13 Oct 2020

Supply chain sustainability and modern slavery business plan

Sustainability and modern slavery have become buzzwords amongst supply chain professionals in recent years. Companies have become motivated to tackle environmental and sustainability issues in their supply chains for a variety of reasons, whether motivated by changing legislation, pressure from NGOs, changing consumer expectations, or having been ‘named and shamed’ in media organisations.

With the introduction of the Modern Slavery Act 2015 in the UK and the Modern Slavery Act 2018 in Australia, companies who have turnover over a certain threshold - £35mil and $100mil AUD respectively – are now required to produce an annual statement on how they identify and mitigate modern slavery risk in their global supply chains.

Much abuse that occurs in relation to workers happens in global supply chains, upstream in the chain where labour intensive and low value activities occur. Therefore, large companies located at the end of that global chain have a responsibility to work with their suppliers and suppliers’ suppliers to ensure that working conditions through the entire chain are ethical and legal.

In order to do this, efforts of global companies has largely been concerned with development of policies and tools related to supplier codes of conduct and auditing according to those codes. (Christ). Though a good place to start, the fact that labour abuses in supply chains continue to be uncovered is evidence that such an approach has so far been unsuccessful.

2020 Global SRM report: Supplier Management at Speed

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Currently progress in addressing modern slavery is still limited by what private companies are willing to do in order to address labour abuse in their supply chains. In order to make actual progress, corporations need to cease viewing labour as a cost or merely as an input factor for production and make it a truly integral part of their supply chains.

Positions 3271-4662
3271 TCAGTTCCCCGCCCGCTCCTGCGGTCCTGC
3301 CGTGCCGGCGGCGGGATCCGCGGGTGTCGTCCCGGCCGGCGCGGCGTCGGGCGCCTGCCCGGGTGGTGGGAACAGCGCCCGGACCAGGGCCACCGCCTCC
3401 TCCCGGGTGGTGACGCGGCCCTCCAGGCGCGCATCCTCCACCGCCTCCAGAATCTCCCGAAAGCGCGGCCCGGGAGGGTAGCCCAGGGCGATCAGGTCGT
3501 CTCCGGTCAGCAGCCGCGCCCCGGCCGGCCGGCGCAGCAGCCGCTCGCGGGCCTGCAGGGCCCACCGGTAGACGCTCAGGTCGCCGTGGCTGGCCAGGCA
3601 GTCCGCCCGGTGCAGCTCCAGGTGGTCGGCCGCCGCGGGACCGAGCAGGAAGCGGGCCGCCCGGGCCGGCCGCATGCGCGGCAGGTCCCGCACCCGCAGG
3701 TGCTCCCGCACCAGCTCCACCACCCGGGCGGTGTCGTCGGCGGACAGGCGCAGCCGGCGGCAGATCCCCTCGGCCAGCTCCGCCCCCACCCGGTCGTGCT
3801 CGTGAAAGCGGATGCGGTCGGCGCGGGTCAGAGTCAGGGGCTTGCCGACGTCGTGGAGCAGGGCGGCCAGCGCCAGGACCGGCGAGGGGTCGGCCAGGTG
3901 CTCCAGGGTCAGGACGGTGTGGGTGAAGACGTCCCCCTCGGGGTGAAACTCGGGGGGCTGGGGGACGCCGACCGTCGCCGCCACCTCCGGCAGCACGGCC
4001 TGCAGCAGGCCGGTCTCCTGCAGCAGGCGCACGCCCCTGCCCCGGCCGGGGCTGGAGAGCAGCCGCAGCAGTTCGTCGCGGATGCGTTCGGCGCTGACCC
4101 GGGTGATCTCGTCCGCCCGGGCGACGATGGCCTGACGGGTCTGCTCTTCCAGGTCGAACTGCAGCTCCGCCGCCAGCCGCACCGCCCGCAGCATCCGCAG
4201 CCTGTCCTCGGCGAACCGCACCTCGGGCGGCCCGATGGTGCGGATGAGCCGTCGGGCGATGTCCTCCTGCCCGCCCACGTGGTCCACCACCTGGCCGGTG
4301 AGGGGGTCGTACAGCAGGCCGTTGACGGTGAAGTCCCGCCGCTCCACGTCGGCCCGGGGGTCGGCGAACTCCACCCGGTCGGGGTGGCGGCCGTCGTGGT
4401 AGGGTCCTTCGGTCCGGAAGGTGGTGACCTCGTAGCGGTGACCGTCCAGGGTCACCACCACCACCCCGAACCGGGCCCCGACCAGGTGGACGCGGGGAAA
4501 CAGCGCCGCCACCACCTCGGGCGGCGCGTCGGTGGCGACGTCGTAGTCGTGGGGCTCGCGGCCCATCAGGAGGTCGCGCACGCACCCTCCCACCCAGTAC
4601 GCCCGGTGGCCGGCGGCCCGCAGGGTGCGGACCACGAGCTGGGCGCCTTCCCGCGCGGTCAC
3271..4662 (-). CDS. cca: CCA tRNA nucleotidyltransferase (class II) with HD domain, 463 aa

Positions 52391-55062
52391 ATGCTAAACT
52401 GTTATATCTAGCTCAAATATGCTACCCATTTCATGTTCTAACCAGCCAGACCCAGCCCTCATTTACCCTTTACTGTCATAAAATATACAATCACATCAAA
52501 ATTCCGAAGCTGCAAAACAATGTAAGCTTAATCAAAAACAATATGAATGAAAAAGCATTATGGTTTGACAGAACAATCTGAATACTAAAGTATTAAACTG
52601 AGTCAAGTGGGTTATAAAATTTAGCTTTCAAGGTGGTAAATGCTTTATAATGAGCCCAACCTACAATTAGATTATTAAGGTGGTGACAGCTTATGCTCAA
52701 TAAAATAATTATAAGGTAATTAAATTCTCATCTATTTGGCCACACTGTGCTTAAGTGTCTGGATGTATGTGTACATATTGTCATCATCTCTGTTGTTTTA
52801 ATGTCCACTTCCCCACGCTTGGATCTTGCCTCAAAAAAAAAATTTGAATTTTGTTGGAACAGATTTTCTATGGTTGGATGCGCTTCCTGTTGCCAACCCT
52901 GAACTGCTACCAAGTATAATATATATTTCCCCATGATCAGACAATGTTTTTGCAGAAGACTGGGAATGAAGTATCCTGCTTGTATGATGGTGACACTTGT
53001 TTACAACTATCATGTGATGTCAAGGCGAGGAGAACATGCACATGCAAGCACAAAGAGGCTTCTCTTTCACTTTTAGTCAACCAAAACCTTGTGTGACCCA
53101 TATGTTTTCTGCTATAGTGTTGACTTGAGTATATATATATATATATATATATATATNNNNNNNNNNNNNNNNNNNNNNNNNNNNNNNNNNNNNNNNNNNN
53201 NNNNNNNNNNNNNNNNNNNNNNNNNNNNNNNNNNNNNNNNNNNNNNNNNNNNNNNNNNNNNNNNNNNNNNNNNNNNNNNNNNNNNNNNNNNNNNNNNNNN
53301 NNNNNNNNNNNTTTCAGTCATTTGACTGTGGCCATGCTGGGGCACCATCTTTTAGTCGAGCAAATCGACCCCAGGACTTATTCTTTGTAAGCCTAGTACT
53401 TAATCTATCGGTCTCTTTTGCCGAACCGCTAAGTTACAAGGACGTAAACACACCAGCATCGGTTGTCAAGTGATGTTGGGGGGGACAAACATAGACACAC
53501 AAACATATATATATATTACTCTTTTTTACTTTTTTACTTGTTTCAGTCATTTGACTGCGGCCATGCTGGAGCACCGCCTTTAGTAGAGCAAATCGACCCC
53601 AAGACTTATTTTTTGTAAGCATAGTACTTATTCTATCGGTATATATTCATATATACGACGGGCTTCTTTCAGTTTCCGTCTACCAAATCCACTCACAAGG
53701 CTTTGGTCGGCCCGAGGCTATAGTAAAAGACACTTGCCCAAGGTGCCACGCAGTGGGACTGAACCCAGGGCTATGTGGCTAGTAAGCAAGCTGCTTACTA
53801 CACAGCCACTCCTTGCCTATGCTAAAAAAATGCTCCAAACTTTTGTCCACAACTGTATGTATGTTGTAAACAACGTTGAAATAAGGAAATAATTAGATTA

Traditionally procurement organisations have focussed on their direct suppliers in terms of managing risk, continuity of supply and quality, however the modern slavery legislation requires organisations to think in terms of their entire supply chain, not just their key tier one suppliers. This is a shift in thinking that contemporary procurement practices and systems are not geared for. As such, procurement, compliance and sustainability teams are all grappling with the issue of how to gain visibility of their supply chain beyond their direct suppliers and how to ensure sustainable practices further down the chain and the COVID-19 crisis are not making things easier. 

To explore the themes highlighted in this article don’t forget to join us at the State of Flux online SRM Summit on October 20, 2020 where Carolyn Kitto, Co-Director at Be Slavery Free will talk about how the COVID-19 crisis is deepening slavery issues for vulnerable communities and now more than ever business needs to be mindful of human rights issues in supplier management. With the reporting period now open and Australian businesses needing to comply by March 2021. Carolyn will talk through the legislation and ‘what good looks like’ from a program and compliance perspective.

To hear more about how we can assist you in setting your organisation up for effective modern slavery reporting, contact our Australian lead Kate Skattang.

2020 Supplier Management at Speed report